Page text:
The truth about American wine prices
This is a tough pill to swallow, but anybody’s who has had the opportunity to travel to other wine producing countries has probably noticed that wine is way less expensive in most wine-producing countries.
Rowan got to mention that Americans pay twice as much for wine as Europeans when he went on Bloomberg the other day (see clip below). And I wanted to go into a little more detail on this subject…because it’s shocking, right?
And a lot of the European price is tax-based.
It’s even more shocking when you consider that European wines would be even cheaper if it weren’t for the excise taxes.
Take the UK market (which we know a thing or two about). There’s a flat excise on virtually any bottle of wine so Her Majesty takes over £2 a bottle. And then there’s a 20% VAT (you thought sales tax was bad!)
In the USA we pay much less… like $1.57 per GALLON (5 bottles) in excise tax. And sales tax, even in the costliest of counties is closer to 10%. It’s a far cry from the UK (and interesting side note: it’s also a far cry from beer where the most expensive ingredient IS taxes.)
So we can’t blame the taxman for our wine being expensive. On the contrary, compared to Her Majesty, Uncle Sam feels pretty generous.
But most Americans pay a marketing tax–a big one.
You’re not going to like this but the reason Americans pay more for more wine is because we’re willing to. We’re so used to overspending that the margins are just fatter over here. And wine brands are constantly marketing to us to convince us that they’re worth that high high price tag.
Marketers take advantage of us all the time. They know we think there’s a connection between price and quality and so we’ll assume really expensive wine must taste reallllly good. Studies have shown how naive we can be about price. They also know we’re suckers for a good story, so when there’s a great vintage, the price goes up. When there’s a crap vintage, the price goes up.
That said, even if we’re not paying huge taxes, the government has done more than its fair share to mess things up. Instead of the taxman taking a huge cut, state legislation pushes wineries to sell through distributors. They’re like government-mandated middlemen. They store the wine in bonded warehouses until they can resell it to authorized vendors like restaurants and wine shops.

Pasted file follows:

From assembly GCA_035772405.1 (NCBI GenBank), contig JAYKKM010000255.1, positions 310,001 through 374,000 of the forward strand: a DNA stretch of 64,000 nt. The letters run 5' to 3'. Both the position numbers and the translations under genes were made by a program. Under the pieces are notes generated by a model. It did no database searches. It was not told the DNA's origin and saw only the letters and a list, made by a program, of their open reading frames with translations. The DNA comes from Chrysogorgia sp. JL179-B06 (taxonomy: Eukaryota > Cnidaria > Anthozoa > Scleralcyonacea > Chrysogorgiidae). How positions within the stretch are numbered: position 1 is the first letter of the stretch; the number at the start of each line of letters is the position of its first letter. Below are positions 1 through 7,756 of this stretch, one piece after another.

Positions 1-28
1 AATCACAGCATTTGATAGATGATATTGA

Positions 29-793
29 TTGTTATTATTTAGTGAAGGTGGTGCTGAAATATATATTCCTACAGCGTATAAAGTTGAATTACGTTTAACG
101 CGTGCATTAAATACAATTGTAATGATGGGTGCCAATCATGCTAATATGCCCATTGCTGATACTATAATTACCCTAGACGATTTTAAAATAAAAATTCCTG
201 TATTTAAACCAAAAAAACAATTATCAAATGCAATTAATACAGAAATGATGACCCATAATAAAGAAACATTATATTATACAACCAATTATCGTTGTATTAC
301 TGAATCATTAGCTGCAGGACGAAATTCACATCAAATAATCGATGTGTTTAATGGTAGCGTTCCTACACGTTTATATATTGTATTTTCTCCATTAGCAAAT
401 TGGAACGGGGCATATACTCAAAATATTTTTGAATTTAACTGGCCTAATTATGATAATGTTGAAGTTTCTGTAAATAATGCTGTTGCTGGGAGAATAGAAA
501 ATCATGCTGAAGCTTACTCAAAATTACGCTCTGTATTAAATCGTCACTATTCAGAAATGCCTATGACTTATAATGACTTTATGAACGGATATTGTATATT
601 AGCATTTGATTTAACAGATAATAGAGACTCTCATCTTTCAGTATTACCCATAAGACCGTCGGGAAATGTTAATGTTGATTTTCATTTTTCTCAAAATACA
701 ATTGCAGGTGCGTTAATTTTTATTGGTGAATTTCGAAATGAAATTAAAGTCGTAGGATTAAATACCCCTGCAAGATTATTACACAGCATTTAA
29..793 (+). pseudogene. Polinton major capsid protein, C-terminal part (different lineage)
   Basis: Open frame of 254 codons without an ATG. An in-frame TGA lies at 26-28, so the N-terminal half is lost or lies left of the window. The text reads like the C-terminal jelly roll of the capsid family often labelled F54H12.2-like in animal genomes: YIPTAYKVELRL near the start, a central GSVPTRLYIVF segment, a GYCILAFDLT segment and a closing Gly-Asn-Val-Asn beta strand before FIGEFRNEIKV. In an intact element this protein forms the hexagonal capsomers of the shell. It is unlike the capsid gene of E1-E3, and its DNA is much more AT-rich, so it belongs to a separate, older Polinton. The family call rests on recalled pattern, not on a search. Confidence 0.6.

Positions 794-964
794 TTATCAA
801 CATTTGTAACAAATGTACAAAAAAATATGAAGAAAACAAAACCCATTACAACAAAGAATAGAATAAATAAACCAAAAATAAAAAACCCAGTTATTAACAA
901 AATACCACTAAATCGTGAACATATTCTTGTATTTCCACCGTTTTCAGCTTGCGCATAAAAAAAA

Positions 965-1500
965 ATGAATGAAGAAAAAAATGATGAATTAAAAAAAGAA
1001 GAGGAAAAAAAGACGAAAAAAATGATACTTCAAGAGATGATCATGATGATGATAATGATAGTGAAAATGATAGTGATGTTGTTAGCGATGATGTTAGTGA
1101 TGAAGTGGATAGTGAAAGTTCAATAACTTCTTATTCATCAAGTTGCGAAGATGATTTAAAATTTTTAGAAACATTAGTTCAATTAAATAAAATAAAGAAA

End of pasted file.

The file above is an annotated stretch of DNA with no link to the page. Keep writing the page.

Oh, and they take a cut.
So when somebody splurges on a $100 bottle of Napa Cab, maybe $10-20 goes into the production costs. A huuuge chunk goes into the cost of selling and marketing the wine, making it desirable to the distributors, creating incentives for the vendors to re-buy it from the distributors, and naturally getting the brand in front of consumers who will then re-re-buy it from the vendors.
That’s why they say “If you want to make a small fortune in wine, start with a big one.”
And what about direct to consumer? Cellar door sales, wine clubs and the lot?
Well tragically, most of the Direct to Consumer market has stuck to the same pricing because of the high cost of sales. This is probably worth its own blog post, but unless you’re 100% direct to consumer, you don’t want to peeve your distributors by undercutting their suggested retail pricing. Not to mention, even if you sell a lot straight to wine drinkers, you still spend ridiculous amounts of money every year marketing your wine through the conventional means so it’s not like you can just write those costs off.
Whether it’s by her Majesty or some middlemen, you and the winemaker get ripped off.
It’s like a big voluntary tax that doesn’t add to the quality of the wine. It’s allllll marketing. And what’s crazy is it’s alllll voluntary. We opt-in to this system. Sure the government forces distributors in a few states, but wineries are getting more and more rights to pursue direct to consumer sales in most parts of the country.
And that money doesn’t go to the winemaker either. So the two people who matter: the wine drinker and the winemaker get screwed.
So the only question is…if you had the option of making your wine 40-60% cheaper, without losing any of the quality and without paying the winemaker any less, would you? Well, we can’t do anything about taxes, but we can nix this voluntary marketing tax.
That’s why Angels save so much in the USA
If you check out our website in the UK or Aus (click the little flags at the bottom of the homepage), you’ll see that we only offer 25-50% off in the other countries.
That’s because there were fatter margins in the US. And the poor guys in the UK can’t do anything about royal excise tax.
But the US markup is almost entirely voluntary… not federally enforced!
So anybody willing to realize that the emperor’s wearing no clothes gets to come with us and save a whopping 40-60%.